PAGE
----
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Rising accident rate sees kids given bike safety courses

A series of cycle and scooter safety sessions are to be delivered in Alsager thanks to funding from police and crime commissioner David Keane – although social media users have questioned the scheme, saying it targets the wrong people.

Alsager School has teamed up with its local policing team and PCSO Kerrie Cummings to establish an after-school session, at which young people can learn how to refurbish their bikes and stay safe while cycling to and from school.

The scheme follows an increase in the number of collisions involving cyclists on Cheshire’s roads over the last two years.

The high school decided to submit a bid to Mr Keane’s Community Police Fund, which re-invests money into the community that has been seized from convicted criminals under the Proceeds of Crime Act.

The funding will support the delivery of cycle safety workshops with young people receiving tips from the local police team on how to stay safe while travelling to school.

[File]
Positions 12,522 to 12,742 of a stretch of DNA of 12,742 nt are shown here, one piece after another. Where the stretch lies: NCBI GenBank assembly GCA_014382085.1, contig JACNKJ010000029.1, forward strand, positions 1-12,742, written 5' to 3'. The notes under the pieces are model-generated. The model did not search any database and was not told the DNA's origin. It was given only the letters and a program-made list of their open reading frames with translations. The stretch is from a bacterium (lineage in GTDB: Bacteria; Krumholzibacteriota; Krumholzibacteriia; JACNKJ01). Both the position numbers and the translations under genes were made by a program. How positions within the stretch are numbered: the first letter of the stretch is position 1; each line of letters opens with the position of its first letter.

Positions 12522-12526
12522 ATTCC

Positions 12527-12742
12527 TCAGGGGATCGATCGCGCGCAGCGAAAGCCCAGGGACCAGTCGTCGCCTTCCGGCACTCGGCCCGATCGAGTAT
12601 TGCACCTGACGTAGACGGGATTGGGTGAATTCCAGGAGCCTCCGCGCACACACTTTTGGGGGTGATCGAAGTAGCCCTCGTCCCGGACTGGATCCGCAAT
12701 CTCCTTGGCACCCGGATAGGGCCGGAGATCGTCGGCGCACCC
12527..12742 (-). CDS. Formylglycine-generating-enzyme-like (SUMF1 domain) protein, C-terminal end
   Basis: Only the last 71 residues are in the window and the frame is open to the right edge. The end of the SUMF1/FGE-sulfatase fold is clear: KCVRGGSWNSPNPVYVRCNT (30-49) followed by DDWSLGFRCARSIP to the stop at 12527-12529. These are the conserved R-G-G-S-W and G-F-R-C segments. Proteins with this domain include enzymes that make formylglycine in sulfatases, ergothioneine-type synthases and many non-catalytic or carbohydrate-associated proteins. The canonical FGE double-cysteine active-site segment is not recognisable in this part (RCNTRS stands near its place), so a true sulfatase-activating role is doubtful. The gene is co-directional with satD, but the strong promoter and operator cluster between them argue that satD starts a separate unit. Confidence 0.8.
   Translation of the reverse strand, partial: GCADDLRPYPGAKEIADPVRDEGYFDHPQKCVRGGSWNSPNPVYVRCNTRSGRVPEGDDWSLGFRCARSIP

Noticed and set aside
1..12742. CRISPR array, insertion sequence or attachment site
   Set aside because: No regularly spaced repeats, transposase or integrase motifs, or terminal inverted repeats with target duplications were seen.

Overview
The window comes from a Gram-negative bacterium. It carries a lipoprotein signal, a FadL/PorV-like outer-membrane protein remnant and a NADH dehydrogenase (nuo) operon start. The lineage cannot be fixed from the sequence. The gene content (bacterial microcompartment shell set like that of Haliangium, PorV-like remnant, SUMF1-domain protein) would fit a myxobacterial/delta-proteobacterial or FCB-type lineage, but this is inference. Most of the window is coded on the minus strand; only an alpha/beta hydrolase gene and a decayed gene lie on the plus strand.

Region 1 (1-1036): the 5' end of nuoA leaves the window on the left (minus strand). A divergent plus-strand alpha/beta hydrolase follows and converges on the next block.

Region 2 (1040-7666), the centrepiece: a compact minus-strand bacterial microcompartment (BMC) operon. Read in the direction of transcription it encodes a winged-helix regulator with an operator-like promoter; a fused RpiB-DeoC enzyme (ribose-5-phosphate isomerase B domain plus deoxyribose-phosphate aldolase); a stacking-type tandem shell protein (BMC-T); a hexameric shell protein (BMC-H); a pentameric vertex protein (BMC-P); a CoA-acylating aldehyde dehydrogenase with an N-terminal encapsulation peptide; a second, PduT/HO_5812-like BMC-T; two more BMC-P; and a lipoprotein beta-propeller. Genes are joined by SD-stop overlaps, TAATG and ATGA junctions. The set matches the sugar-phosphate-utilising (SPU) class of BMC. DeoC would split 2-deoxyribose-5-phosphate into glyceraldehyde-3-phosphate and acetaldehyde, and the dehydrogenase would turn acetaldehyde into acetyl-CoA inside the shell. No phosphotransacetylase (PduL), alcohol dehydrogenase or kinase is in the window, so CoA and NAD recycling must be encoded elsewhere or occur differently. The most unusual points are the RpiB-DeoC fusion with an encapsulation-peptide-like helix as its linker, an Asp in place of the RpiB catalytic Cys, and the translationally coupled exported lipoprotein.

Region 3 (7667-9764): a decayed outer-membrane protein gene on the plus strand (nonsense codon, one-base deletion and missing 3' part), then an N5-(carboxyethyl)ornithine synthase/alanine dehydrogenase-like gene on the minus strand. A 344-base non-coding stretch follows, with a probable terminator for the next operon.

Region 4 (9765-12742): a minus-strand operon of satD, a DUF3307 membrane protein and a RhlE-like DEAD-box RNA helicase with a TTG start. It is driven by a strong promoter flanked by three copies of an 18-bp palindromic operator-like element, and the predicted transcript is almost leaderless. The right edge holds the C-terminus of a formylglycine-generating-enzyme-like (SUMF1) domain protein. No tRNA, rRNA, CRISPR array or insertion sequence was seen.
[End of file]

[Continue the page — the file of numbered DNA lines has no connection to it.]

The grant will also allow the school to open its doors to its design and technology suite afterschool, to enable young people to come together and develop new skills.

The money will help pay for replacement parts such as inner tubes, brake systems, lights and accessories. Alongside this, young people will work together to refurbish old bikes and restore them, which can then be sold to those less fortunate.

Mr Keane is up for re-election this year and has been more actively promoting his work this year, but his social media promotion of the sessions at Alsager attracted some negative comments.

Twitter users made comments such as: “The car drivers who are causing the problems don’t go to school”, “Number of Cheshire cyclist fatalities where bike maintenance was a factor”.

Cyclist Peter Smith said: “Don’t tell me, the thrust of their education will be about wearing hi-vis and helmets? It’s about time those in positions of influence started tackling the causes rather than victim blame. That means effective policing of appalling driving habits.”

Active Crewe commented: “We are still awaiting close-pass prosecution in Crewe. All the training in the world won’t protect children from dangerous drivers.”

Mr Keane said: “More and more young people are travelling to school on their bikes and scooters. Ensuring they are safe and roadworthy is of paramount importance.
“This project is the perfect combination of developing skills based on shared interests, but more importantly, sharing safety tips and advice to keep our young people safe on our roads.

“Sadly, our roads are not always safe for cyclists and many are killed or injured in the UK every year. One death or injury is one too many. By educating and supporting young people to be aware of the dangers, this could save a life.”

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